Sarcomas refer to malignant (cancerous) tumors that develop in the soft tissue or bones. Soft tissue is tissue that connects or supports other organs in the body. Soft tissue sarcomas are different from bone sarcomas, which develop in the bone and cartilage.
At the Comprehensive Cancer Center, we treat both soft tissue sarcomas and bone sarcomas. Our orthopaedic oncologists manage bone sarcomas, while our surgical oncologists direct the treatment of soft tissue sarcomas.
What is soft tissue?
Types of soft tissue include:
- Tendons (fibers that connect your muscles to the bones)
- Fibrous tissues (tissues that hold bone, muscles and organs in place)
- Blood vessels
- Synovial tissue (tissue that lines the joints, tendon sheaths and sacs between tendons and bones)
- Deep skin tissue
Soft tissue sarcomas, no matter where they originate, have similar characteristics and are diagnosed and treated similarly. Generally, the specific type of cancer is named after the body part in which it was found.
Types of Soft Tissue Sarcomas
Name of sarcoma
Tissue it originates in
Commonly develops in…
Thigh, behind knee, back of abdomen
Back of abdomen, internal organs, blood vessels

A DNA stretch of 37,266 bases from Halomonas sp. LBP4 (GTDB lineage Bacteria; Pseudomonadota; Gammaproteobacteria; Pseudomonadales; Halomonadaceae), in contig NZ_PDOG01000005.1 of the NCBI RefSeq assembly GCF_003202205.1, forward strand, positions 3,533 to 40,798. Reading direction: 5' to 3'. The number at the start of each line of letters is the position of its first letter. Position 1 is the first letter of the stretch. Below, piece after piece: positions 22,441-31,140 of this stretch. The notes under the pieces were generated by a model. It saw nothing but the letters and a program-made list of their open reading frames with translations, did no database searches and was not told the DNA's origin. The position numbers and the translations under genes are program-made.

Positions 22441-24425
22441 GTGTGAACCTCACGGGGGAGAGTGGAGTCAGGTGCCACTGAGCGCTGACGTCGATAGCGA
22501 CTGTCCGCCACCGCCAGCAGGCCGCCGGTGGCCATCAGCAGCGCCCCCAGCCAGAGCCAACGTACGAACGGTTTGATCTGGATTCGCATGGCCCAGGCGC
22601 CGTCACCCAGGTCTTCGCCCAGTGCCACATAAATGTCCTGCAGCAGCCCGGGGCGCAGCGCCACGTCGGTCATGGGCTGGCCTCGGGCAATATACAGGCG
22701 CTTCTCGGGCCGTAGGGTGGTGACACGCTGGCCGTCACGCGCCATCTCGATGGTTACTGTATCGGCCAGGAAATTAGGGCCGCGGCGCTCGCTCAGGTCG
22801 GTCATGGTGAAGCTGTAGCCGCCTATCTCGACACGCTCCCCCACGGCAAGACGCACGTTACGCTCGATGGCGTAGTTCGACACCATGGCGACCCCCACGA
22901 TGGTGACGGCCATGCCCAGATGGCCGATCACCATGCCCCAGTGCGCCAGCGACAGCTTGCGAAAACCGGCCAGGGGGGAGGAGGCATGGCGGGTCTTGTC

Arms or legs
Neurofibrosarcomas/ malignant schwannomas / neurogenic sarcomas
Cells that surround the nerve
Gastrointestinal stromal tumor (GIST)
Tissue that surrounds joints
Knee and ankle
Blood or lymph vessels
Part of body that was treated with radiation
Legs, arms, trunk
Alveolar softpart sarcoma
Skin of hands, forearms, feet, lower legs
Clear cell sarcoma
Tendons of arms or legs
Desmoplsatic small round cell tumor
Pleomorphic undifferentiated sarcoma / malignant fibrous histiocytoma (MFH)
Arms or legs
Spindle cell tumor
Soft Tissue Sarcoma Symptoms
Often, the only symptom of a soft tissue sarcoma is a lump or mass. More than half of sarcomas start on the arm or leg; perhaps you noticed a lump growing there. The lump may be painful, but it may not hurt at all because a sarcoma may not cause any symptoms. That is why it is crucial to see a doctor right away if you feel a lump or a change in your body. The lump may or may not be cancerous, but only a trained doctor can make that determination.
If the sarcoma begins in the abdomen, it may cause pain or bleeding.
See your doctor if you experience any of the following:
- A growing lump anywhere on your body
- Abdominal pain that worsens
- Blood in stool or vomit
- Black, tarry stools
Because there are so few symptoms in the early stages, most soft tissue sarcomas are only found after they metastasized (spread to other organs).
Learn more about the diagnosis and treatment of sarcomas at Wake Forest.